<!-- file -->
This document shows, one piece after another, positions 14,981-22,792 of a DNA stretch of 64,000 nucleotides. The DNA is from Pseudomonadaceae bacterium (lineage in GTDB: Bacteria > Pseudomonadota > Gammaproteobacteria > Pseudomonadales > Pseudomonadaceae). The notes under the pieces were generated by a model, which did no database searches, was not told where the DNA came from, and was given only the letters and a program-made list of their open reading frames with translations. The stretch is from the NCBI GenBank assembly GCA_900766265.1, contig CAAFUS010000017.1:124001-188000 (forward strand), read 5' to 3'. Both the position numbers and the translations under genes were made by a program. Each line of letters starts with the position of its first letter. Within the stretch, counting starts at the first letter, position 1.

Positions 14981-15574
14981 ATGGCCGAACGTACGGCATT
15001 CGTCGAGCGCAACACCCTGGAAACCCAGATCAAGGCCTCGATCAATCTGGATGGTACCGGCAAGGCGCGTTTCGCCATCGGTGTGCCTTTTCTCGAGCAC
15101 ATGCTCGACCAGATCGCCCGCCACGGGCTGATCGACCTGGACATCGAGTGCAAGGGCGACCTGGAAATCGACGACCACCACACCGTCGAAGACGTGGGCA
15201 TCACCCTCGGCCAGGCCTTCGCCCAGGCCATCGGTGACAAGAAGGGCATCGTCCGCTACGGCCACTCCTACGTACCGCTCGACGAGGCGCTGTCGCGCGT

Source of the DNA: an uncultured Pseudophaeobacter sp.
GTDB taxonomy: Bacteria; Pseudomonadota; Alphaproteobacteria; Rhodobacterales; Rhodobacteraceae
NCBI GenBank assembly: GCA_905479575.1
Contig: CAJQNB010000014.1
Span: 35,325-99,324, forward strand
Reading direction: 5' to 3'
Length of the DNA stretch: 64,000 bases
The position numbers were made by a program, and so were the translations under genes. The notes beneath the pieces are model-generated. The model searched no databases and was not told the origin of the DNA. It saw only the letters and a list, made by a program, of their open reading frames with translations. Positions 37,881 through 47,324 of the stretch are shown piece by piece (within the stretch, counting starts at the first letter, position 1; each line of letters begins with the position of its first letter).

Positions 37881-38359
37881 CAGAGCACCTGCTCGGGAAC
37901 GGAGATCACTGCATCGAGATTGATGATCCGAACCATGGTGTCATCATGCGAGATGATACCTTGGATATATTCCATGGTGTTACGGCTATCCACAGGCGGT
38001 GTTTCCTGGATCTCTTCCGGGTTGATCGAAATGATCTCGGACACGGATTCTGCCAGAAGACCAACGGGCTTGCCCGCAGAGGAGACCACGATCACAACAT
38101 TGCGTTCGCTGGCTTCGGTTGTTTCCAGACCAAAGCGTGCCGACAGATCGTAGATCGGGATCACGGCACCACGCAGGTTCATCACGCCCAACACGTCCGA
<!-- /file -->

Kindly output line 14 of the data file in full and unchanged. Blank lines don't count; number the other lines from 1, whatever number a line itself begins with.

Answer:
The position numbers were made by a program, and so were the translations under genes. The notes beneath the pieces are model-generated. The model searched no databases and was not told the origin of the DNA. It saw only the letters and a list, made by a program, of their open reading frames with translations. Positions 37,881 through 47,324 of the stretch are shown piece by piece (within the stretch, counting starts at the first letter, position 1; each line of letters begins with the position of its first letter).